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If Kristol believes Trump has unleashed racist tendencies with the Republican Party, it is the liberty faction of the GOP most popularly represented by the Paul family that has tried to take the party in the opposite direction.

Let’s also not pretend for one moment, Mr. Kristol, that while the shrewder neoconservatives and Republican hawks of your ilk never bashed Muslims outright, anti-Arab bigotry helped maintain support within the GOP base for the wars in Iraq and Afghanistan long after the rest of the country and the world had soured on them. President Bush might have sold those wars in positive terms and said “Islam is peace,” but as The American Conservative’s Jim Antle observed in 2016, “Anti-Muslim paranoia probably did more to whip up grassroots enthusiasm for, say, invading Iraq than did high-minded talk about the freedom agenda or democracy promotion.”

The anti-Muslim bigotry that festered on the right when magazines like the Weekly Standard were pushing for the U.S. to invade Iraq were more helpful to that effort than it’s cheerleaders like Kristol will ever admit.

***

But Kristol is right that like Pat Buchanan and the John Birch Society, Ron and Rand Paul are anti-war. He is right that they are all populists of different stripes.

Which reveals what Kristol is really against, more than Trump specifically or even some of the bigotry associated with the president: Kristol is vehemently opposed to being anti-war and/or populist.

It’s not unfair to call Kristol pro-war. It sounds crazy to say anyone is actually in favor of anything as horrific and tragic as war, but in Kristol’s case, it’s true. He’s even been accused of loving war.

If the Republican Party was once firmly ensconced in the more war-any war camp of Bush, Kristol, and 2008 GOP presidential nominee John McCain, and that school of thought has been challenged since by not only the Pauls, but even the current Republican president, you’re not going to be a fan of populism (when Kristol once thought he could channel a pro-war populism through Sarah Palin, he didn’t have as much of a problem with it).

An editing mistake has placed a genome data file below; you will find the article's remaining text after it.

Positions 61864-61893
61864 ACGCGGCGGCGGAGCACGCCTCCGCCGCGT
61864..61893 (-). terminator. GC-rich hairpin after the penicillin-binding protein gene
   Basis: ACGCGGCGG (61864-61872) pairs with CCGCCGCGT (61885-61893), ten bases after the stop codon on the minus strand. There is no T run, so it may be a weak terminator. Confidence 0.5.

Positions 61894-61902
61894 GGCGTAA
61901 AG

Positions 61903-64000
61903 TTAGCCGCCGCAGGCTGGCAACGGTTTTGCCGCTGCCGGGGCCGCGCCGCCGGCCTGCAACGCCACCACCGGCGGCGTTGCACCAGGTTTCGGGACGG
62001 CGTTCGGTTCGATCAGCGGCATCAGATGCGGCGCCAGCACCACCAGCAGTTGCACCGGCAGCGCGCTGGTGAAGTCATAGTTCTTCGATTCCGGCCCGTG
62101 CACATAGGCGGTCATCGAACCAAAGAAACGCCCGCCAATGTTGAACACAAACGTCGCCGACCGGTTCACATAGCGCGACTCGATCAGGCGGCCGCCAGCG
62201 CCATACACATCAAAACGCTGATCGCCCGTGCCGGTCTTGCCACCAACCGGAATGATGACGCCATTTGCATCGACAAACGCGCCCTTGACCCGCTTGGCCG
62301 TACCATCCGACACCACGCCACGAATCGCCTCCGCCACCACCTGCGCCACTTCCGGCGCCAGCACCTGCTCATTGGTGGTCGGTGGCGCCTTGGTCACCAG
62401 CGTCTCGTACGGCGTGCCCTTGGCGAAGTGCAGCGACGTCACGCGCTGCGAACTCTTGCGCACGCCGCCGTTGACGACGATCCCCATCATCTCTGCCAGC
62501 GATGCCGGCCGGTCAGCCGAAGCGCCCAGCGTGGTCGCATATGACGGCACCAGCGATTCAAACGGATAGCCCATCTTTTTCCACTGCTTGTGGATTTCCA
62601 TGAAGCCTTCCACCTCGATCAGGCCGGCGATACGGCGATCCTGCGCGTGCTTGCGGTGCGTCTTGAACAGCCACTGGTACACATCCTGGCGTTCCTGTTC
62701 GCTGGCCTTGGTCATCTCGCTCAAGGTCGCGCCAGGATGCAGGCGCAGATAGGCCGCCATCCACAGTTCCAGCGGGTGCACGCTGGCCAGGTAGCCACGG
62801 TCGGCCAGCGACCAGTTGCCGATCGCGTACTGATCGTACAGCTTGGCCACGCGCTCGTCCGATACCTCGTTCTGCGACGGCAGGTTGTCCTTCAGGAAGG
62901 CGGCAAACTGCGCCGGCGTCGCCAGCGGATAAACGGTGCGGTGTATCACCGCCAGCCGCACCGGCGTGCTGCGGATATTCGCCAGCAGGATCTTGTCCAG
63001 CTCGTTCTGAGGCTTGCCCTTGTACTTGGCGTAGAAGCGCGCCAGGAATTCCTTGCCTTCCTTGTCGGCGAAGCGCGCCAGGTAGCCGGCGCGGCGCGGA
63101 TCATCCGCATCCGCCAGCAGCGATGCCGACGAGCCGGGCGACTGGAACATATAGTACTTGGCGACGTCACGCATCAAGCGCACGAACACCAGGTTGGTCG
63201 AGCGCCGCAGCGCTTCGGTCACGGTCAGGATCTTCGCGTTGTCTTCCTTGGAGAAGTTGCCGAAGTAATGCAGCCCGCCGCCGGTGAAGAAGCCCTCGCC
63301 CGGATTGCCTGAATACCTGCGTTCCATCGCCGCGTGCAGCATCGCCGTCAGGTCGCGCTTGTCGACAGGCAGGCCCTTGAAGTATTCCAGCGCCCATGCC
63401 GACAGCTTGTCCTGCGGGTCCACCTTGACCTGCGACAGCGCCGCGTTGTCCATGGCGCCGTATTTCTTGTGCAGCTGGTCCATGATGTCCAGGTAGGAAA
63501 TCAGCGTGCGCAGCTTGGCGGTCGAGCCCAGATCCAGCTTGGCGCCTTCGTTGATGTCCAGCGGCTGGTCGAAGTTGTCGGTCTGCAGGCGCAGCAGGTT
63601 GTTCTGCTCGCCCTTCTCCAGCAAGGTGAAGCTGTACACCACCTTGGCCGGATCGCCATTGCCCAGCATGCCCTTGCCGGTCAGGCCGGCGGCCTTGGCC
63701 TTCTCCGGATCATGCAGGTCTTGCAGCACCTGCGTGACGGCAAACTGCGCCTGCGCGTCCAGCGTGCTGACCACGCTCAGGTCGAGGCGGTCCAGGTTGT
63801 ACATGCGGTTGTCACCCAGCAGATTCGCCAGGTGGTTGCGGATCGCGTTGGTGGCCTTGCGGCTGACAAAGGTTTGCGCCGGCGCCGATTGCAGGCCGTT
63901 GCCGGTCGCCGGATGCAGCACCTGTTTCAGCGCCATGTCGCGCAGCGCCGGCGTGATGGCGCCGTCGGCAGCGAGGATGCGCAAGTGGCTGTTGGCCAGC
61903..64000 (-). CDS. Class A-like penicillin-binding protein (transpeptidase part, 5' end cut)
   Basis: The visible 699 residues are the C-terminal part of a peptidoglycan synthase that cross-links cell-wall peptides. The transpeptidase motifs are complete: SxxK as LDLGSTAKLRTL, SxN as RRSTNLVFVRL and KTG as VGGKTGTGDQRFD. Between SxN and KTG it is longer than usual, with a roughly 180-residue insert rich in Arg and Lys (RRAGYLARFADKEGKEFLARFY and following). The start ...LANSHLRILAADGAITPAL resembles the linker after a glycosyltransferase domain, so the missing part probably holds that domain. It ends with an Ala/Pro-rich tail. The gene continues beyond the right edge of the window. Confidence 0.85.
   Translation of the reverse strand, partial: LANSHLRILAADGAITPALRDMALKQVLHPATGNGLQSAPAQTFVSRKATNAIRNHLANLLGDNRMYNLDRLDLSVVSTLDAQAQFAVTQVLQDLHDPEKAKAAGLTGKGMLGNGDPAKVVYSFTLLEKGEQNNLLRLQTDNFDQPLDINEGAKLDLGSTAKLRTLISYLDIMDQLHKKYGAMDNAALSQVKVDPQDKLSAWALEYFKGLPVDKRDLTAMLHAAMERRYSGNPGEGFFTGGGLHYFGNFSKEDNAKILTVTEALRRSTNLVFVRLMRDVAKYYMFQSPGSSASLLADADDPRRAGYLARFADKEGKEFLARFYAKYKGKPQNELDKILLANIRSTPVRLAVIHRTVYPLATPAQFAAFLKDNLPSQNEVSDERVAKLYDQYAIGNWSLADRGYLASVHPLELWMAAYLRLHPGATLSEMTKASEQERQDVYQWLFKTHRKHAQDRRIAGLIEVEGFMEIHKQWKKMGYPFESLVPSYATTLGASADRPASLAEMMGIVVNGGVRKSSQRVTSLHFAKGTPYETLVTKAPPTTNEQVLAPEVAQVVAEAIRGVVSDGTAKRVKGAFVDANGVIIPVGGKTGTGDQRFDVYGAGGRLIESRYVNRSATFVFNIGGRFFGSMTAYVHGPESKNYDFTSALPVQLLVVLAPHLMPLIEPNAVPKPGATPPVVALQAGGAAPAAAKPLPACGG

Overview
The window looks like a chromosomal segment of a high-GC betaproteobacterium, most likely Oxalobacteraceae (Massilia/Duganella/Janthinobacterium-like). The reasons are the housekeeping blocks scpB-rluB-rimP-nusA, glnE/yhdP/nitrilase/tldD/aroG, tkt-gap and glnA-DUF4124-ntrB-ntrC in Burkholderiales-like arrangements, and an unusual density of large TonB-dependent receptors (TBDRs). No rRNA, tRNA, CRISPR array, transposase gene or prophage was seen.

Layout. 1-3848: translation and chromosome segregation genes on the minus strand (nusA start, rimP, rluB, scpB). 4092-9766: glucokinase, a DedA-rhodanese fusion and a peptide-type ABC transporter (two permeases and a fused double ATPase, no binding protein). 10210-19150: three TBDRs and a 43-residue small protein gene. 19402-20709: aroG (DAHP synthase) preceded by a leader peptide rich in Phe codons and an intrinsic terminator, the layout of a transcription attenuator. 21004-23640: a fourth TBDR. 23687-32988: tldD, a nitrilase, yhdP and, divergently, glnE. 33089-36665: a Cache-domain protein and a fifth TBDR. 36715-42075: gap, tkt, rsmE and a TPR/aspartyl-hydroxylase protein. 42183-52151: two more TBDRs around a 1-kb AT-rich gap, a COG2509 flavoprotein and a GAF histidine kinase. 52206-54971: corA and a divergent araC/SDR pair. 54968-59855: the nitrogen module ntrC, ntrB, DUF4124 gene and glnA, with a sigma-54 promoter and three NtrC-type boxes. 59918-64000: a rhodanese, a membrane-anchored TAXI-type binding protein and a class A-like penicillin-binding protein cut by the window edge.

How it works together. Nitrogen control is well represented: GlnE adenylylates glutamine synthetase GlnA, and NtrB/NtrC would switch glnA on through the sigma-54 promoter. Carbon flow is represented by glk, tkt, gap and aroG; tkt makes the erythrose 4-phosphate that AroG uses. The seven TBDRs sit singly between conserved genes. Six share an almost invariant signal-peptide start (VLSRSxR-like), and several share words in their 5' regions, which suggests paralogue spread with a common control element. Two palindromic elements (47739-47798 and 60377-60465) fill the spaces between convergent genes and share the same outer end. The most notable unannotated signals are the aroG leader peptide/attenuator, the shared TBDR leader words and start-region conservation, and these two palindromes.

Kristol can point to the “close-mindedness” and “intolerance” of Trump and populism in general, and even be right in those criticisms, but that’s not what bothers him most. That’s the low-hanging fruit Kristol knows he can find the most consensus on with the widest audiences to demonstrate how Trump and populism are inherently bad.

No, Kristol is far more bothered that as the former “voice” of the Republican Party, he no longer has ideological hegemony.

It’s not his father’s Republican Party anymore.

Kristol desperately wants the GOP to go back to what it was a decade ago, or better yet, around 2003 (His choice for president in 2016, Independent Evan McMullin, was precisely that—a candidate for those who wanted to preserve George W. Bush’s Republican legacy). If Trump had never bashed Bush or the Iraq War, who knows what Kristol might sound like right now, particularly as President Trump in practice has actually conducted a foreign policy not so out-of-line with his hawkish Republican predecessor.

Kristol said in his CNBC interview, “if Trump had run in 2015 and lost the way other outside businessmen ran and lost, the way demagogues I would say like Buchanan or Ron Paul ran and lost, and Marco Rubio or Jeb Bush or Scott Walker or any of these people had been the nominee, I think anyone would have said, ‘You know what? Actually, what’s striking is the continuity of the party.'”

He’s right. A President Marco Rubio, Jeb Bush or Scott Walker wouldn’t have changed the Republican Party much, particularly on foreign policy.

“The continuity of the party” would have been preserved.

But that’s not what voters wanted. That Republican consensus needed to change. Americans want Washington in general to change. It’s part of why Trump was elected. It’s part of why Bernie Sanders was such a sensation in the Democratic primaries. It’s also why Kristol and so many of his neocon friends were warmer to Hillary Clinton than the Republican nominee in their vain efforts to protect the status quo.

Republican voters didn’t want Bill Kristol or his version of who he thought they should be anymore. You don’t have to like Donald Trump to call that a positive development.

Jack Hunter About the author:
Jack Hunter is the Editor of Rare Politics. Follow him on Twitter @jackhunter74.